Commentator José Gomes Ferreira points to another “good Portuguese” example of nudge-nudge wink-wink
SIC television news broke the story last night that “the ministers of finance and infrastructures have sent a joint complaint to the public ministry over suspicions about airplane purchases by TAP”.
SIC stresses that it “knows” the complaint centres on the payment of commissions to third parties – resulting in TAP actually purchasing planes at a higher cost than its competitors.
At issue, explains the station, are 52 Airbus planes acquired during the management of Fernando Pinto, with (Brazilian American) David Neeleman as majority shareholder.
The deal began with the purchase of 12 A350 planes, which ended up becoming 52 – not all of them Airbus, says SIC.
José Gomes Ferreira, the channel’s veteran financial journalist, “responds to the doubt that hangs in the air: was the purchase of these planes made due to necessities of the company, or not?”
This is the whole point, he told news anchor Miguel Ribeiro. “When you have a company in which organic growth is to add new routes and operations – new destinations – and then one realises that for every (destination) that opens, two or three close, but the planes have already been purchased, then suspicions start to build up.
“It wasn’t possible for TAP to grow in so many areas at the same time, and guarantee that all those deals were profitable (…) the logic that existed was this: TAP had been sold to a private investor, who in turn entered into a complicated business deal” which in itself “raised suspicions” (…) “and then insisted on buying not 12 but 52 planes, part of which were obviously to replace those that were at the end of leasing contracts, but not all of them – the others were to ‘grow the operation’.
“Add to this a special circumstance”, Gomes Ferreira continued. “When TAP was sold, the banks received comfort letters saying ‘watch out, if this deal to sell TAP goes bad, you will always have your money guaranteed’.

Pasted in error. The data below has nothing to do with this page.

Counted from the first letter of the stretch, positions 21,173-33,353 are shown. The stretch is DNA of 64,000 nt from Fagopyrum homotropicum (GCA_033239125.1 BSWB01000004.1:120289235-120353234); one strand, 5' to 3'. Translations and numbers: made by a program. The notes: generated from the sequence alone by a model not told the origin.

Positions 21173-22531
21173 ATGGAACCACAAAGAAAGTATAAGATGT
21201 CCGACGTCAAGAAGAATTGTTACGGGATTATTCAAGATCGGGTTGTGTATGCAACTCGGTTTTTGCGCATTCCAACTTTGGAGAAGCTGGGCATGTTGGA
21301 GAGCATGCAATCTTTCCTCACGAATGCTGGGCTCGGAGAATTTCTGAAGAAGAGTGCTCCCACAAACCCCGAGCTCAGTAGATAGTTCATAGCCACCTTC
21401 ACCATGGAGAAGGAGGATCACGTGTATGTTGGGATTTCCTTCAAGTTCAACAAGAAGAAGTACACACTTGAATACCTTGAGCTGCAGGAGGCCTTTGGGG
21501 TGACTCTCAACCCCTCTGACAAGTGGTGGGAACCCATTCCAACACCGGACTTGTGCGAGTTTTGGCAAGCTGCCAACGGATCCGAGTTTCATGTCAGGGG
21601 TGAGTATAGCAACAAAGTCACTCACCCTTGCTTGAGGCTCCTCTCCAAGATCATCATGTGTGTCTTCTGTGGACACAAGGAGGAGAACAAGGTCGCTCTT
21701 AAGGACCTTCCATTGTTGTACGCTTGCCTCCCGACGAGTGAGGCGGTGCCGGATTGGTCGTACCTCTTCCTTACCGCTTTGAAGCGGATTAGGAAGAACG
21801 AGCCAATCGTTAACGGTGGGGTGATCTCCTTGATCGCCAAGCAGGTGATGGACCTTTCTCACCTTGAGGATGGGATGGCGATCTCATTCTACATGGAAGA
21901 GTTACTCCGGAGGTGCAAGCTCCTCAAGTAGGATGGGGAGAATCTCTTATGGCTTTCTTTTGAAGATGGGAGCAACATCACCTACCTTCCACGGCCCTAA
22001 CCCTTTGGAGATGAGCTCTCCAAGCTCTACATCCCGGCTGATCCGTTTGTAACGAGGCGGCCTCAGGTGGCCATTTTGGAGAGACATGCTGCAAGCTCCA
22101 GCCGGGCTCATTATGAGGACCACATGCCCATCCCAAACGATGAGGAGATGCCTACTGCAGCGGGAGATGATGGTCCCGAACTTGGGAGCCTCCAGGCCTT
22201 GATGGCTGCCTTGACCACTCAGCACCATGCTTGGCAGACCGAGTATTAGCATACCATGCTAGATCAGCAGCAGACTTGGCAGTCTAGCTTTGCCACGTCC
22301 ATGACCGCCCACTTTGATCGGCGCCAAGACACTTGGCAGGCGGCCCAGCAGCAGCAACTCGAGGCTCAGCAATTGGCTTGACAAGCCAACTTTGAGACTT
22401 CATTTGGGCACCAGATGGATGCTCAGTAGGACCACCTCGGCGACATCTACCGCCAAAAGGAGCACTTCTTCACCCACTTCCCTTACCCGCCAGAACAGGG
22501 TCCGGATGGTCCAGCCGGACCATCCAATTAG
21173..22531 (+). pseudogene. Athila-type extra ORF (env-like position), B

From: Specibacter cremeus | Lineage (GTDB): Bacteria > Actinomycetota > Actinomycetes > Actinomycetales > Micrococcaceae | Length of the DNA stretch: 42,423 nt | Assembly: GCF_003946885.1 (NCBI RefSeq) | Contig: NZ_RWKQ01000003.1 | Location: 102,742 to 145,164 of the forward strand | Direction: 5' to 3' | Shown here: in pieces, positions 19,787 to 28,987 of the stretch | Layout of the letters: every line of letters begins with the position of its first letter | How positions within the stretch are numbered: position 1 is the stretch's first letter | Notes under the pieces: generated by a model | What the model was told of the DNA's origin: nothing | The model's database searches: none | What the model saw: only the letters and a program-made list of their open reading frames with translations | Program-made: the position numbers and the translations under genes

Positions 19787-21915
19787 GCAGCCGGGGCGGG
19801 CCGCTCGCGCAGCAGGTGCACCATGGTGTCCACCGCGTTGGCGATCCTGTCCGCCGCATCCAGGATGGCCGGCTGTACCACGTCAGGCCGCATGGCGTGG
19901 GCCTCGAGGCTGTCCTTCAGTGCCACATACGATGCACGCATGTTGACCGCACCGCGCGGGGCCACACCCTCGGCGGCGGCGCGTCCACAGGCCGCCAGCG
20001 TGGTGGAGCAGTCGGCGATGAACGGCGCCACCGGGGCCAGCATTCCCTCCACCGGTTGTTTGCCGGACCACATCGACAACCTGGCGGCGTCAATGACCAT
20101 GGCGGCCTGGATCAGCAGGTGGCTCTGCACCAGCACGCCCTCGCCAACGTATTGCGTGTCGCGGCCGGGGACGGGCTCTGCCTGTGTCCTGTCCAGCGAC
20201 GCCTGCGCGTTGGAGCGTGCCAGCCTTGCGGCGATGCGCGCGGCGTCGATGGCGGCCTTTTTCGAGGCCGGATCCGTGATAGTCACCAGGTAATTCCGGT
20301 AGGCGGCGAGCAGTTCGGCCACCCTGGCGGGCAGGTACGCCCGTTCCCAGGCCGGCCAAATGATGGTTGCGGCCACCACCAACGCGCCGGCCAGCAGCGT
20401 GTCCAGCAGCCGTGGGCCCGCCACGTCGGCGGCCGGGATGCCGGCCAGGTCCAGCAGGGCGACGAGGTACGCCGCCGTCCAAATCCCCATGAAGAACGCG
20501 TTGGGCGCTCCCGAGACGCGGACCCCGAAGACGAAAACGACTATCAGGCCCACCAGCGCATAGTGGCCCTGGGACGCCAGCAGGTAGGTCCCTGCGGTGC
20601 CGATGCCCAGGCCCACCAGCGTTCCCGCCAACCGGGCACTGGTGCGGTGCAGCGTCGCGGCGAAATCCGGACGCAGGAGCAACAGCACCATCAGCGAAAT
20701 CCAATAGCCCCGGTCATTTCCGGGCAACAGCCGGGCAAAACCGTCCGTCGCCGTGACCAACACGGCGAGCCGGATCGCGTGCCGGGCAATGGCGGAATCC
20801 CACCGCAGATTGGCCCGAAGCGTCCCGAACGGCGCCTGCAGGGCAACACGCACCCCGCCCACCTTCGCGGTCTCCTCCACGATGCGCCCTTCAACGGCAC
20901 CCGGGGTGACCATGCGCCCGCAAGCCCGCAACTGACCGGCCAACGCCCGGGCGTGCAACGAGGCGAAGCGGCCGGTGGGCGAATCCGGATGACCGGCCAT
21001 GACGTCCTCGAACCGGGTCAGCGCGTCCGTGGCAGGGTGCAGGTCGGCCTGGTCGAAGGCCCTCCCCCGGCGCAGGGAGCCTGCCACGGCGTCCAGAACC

“Now the banks and the financial companies that performing leasing wouldn’t be authorising new leasings for TAP if they didn’t know there was this comfort from the State which (at the time) was no longer a shareholder – but there was always this ‘comfort’…
“The logic is crystal clear, they wanted to buy more and more planes, much of it not to grow the business but for someone to make money. It is this that one concludes from the whole story. Finally, there is a report that has it written on paper that the values that TAP was paying for the purchase (leasing) of the airplanes had values, even by today’s standards, not in accordance with market practice for other companies – someone was getting paid on the side. Who was it? It’s up to the authorities to investigate. But it’s already very late. This should all have been investigated a long time ago”, Gomes Ferreira added – having referred to information he received “some years ago” from an “excellent source” within TAP who was told that commissions on the purchase of planes were “the way of the sector”…
“Even here in SIC, we have never stopped talking about this”, he said. Yet it has taken all this time for an investigation to (begin) to move forwards… The crime of “harmful management” may not be one that tends to result in many convictions in Portugal, he conceded, “but this may not be just ‘harmful management’. This could involve corruption and other kinds of crimes.
“If this situation is really investigated, it could reach many places”, he said – albeit discovering where these alleged handouts went will not be an easy task.
These kind of deals generally involve “offshores and companies in tax havens”, he said – going even further and suggesting everything in this story “involves a central bloc of interests between the (country’s) two largest political parties” that could even stretch as far as landowners of sites now earmarked for development of Lisbon’s second airport, which TAP’s strategy of bringing in planes from all over the globe has been insisting on.
“History is repeating itself”, said the financial analyst. “It’s cyclical”.
At this point Miguel Ribeiro started to wind up the interview, but Gomes Ferreira managed to get in that he hopes “this time authorities will go further than they have in the past to discover who really has been playing with the money of the Portuguese”.